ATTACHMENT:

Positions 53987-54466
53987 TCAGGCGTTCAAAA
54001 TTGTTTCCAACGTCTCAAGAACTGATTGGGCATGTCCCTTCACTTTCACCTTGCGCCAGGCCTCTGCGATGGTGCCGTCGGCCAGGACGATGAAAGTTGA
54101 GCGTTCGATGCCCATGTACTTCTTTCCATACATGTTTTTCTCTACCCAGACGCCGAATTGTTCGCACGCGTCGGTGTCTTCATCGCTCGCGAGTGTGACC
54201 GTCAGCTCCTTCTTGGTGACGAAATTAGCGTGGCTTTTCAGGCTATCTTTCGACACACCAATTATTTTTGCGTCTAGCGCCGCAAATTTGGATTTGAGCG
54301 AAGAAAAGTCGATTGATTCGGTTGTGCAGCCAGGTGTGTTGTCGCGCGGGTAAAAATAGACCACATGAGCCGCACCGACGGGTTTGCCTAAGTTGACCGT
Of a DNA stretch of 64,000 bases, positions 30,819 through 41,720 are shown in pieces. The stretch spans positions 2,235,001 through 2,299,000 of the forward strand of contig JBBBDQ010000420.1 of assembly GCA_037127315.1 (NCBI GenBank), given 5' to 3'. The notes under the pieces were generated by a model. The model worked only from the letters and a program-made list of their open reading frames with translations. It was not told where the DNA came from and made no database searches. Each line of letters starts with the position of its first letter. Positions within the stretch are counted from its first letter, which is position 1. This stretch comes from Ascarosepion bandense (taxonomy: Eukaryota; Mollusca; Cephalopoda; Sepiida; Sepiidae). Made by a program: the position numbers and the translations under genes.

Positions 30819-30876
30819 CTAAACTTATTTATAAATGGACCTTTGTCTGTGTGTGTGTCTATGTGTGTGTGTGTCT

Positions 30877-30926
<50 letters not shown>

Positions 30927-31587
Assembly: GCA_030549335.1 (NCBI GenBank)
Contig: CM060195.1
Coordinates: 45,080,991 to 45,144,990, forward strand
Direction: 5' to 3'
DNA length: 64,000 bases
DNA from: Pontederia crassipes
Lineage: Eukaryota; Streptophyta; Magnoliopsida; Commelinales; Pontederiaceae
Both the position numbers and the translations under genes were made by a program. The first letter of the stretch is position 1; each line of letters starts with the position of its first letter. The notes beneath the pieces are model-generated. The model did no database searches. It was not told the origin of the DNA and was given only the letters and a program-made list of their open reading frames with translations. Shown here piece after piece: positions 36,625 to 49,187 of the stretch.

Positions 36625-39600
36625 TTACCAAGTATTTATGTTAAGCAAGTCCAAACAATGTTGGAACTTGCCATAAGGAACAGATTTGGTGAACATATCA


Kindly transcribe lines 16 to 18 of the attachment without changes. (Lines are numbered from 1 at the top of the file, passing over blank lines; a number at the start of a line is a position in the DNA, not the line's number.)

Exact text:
Direction: 5' to 3'
DNA length: 64,000 bases
DNA from: Pontederia crassipes